For (the) want of sth
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British pronunciation/fɔː ðə wˈɒnt ɒv ˌɛstˌiːˈeɪtʃ/
American pronunciation/fɔːɹ ðə wˈɑːnt ʌv ˌɛstˌiːˈeɪtʃ/
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due to the absence or lack of a specific thing

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for (the|) want of {sth} definition and meaning

What is the origin of the idiom "for want of something" and when to use it?

The idiom "for want of something" has its origins in the English language, and it has been used in literature and storytelling for centuries. It is often found in moral tales and fables. The phrase is used to describe a chain of events or consequences that result from the absence or lack of a specific thing or action. It emphasizes that a series of negative outcomes occurred because something necessary was missing.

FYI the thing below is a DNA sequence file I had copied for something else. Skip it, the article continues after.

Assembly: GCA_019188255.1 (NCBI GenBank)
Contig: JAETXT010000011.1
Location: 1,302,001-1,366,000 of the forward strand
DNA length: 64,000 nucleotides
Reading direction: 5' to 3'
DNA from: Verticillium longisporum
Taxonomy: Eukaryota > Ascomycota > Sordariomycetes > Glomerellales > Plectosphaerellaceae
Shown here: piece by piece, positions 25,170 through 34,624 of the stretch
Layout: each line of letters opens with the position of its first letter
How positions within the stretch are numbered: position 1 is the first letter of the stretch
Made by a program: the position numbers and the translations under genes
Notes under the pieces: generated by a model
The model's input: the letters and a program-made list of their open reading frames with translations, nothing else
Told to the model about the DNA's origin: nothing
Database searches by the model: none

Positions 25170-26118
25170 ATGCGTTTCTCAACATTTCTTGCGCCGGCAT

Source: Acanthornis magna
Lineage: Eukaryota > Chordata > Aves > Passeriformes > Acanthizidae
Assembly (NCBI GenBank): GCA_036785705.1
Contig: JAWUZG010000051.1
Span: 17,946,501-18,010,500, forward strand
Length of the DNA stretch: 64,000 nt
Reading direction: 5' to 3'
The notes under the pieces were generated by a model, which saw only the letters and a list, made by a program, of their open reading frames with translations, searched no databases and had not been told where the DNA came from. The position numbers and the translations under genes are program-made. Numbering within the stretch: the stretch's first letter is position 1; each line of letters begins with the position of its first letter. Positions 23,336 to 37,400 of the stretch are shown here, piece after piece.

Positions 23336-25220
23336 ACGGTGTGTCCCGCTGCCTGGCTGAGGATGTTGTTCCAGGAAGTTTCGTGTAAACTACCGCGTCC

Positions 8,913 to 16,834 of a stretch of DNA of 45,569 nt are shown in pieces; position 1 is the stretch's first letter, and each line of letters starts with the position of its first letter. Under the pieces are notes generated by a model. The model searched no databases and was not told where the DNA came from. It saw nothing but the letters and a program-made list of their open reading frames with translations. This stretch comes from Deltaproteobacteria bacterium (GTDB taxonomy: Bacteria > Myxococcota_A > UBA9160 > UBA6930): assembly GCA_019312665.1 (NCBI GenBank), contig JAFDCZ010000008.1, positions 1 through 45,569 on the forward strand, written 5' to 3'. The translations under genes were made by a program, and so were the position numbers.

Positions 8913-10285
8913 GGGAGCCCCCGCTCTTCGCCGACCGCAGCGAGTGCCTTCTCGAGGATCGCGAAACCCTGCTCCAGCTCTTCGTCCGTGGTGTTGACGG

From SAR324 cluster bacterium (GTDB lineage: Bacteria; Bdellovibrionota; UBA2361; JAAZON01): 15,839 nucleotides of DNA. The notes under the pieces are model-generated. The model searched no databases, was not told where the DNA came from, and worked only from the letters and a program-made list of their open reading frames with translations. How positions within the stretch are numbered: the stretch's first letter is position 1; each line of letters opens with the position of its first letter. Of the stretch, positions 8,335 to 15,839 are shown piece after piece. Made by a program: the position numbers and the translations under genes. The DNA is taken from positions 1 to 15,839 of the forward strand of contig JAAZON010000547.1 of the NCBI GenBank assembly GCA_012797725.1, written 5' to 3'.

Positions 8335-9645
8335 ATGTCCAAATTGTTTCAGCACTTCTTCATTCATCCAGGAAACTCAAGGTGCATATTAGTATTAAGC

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Example
examples
For want of a timely decision, opportunities were missed, and the business suffered.
For want of communication, misunderstandings arose, and their friendship was strained.
For the want of proper planning, the project faced delays, and the budget exceeded its limits.
For want of a key, the door remained locked, and she couldn't enter her own house.
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Meaning of "For (the|) want of {sth}"
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